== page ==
• The judges have been only appointed on the basis of their seniority. However, this must not be the only factor in deciding the efficiency and mental faculty of judges. Other factors such as following must be added to seniority clause
    • the number of cases judged successfully
    • number of judgements averted by higher courts
    • time taken to dispose off cases
    • Number of written judgements delivered
  • Nearly 2 crore cases are pending in all the Indian courts with 2/3rds of them being criminal cases
  • Lower level judicial proceedings are harbingers of corrupt practices
Reforms for judiciary:
  • To evolve an objective criteria for appointment of judges
  • Only few cases should be put to appeal in higher courts. Wisdom of lower court judges must be respected
  • Legal auditing of why cases took so long must be done
  • Archaic laws need to be repealed which impede the effective and speedy functioning of the courts
  • It plans to replace the collegium system with a more transparent Judicial Appointments Commission.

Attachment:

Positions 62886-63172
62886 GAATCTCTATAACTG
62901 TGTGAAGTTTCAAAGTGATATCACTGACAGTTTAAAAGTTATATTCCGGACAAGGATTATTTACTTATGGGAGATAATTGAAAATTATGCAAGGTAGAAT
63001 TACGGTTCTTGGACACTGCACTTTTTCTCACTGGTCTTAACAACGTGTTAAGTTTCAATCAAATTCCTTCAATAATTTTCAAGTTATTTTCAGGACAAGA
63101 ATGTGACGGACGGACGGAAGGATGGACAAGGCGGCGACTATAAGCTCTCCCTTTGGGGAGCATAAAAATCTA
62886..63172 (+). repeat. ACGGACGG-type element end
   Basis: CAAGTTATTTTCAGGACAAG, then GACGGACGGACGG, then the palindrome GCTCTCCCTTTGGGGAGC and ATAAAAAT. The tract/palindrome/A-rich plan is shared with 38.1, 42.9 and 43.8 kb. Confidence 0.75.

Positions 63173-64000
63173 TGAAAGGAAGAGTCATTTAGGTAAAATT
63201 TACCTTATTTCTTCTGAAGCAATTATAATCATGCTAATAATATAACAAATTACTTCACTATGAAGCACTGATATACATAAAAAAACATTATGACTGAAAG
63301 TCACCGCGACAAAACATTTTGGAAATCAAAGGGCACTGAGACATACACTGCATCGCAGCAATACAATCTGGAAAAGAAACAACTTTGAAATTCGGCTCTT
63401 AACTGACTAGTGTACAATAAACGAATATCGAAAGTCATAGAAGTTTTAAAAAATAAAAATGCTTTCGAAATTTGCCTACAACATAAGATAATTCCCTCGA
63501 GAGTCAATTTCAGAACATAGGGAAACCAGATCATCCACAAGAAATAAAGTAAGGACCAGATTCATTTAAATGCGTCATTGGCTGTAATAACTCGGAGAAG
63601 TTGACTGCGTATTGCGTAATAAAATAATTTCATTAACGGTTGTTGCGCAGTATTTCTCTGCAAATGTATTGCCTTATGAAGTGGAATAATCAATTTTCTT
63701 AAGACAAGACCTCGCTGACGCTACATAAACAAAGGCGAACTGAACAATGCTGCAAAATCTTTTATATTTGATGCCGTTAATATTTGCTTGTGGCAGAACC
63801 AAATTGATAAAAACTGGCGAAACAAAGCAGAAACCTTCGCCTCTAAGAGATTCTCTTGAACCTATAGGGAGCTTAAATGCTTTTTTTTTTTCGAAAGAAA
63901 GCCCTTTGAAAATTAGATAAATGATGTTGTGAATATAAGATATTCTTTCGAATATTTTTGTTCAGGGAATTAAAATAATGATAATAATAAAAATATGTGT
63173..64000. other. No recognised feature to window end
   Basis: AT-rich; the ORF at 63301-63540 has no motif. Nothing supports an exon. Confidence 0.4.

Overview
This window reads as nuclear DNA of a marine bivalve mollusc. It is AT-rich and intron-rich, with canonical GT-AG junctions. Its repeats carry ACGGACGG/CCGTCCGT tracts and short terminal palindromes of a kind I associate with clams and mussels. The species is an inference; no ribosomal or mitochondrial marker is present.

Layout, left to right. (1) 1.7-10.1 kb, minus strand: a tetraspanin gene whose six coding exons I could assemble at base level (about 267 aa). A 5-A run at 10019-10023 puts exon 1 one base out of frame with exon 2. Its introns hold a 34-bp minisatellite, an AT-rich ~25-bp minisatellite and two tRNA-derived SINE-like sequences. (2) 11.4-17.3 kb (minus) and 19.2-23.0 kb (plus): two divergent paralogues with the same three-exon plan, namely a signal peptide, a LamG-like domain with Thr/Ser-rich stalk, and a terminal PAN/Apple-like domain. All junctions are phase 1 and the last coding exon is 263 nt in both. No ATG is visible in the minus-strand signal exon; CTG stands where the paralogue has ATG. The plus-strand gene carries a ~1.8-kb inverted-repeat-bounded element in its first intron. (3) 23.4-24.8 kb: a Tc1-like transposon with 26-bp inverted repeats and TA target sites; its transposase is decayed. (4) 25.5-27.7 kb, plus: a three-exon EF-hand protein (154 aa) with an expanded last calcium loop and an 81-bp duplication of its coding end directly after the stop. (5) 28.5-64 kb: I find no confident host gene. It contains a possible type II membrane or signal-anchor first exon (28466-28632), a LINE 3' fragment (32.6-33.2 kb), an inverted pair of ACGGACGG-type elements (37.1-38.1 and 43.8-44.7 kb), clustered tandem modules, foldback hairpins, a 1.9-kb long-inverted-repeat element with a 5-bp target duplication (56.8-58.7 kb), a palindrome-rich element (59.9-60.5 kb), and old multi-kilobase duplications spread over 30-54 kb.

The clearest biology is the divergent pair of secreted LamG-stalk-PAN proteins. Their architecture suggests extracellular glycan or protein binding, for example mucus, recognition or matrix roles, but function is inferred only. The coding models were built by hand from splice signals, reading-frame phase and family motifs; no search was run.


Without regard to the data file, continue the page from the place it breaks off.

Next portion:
• The commission would consist of 6 members including the Chief Justice, two most senior judges of Supreme Court, two eminent persons and the law minister
    • Two eminent persons would be appointed by a committee consisting of the Prime Minister, the Chief Justice and the Leader of Opposition in the Parliament
    • Two eminent persons would be selected for a period of 3 years, without having an option of re appointment
  • The term eminent personalities has been left vague by the constitutional amendment and is open to the Supreme Court’s interpretation
  • The bill has been passed as a constitutional amendment bill number 99.
  • Functions of the commission:
    • Appointment of judges of SC and CJI
    • Appointment of judges of high court sand their chief justices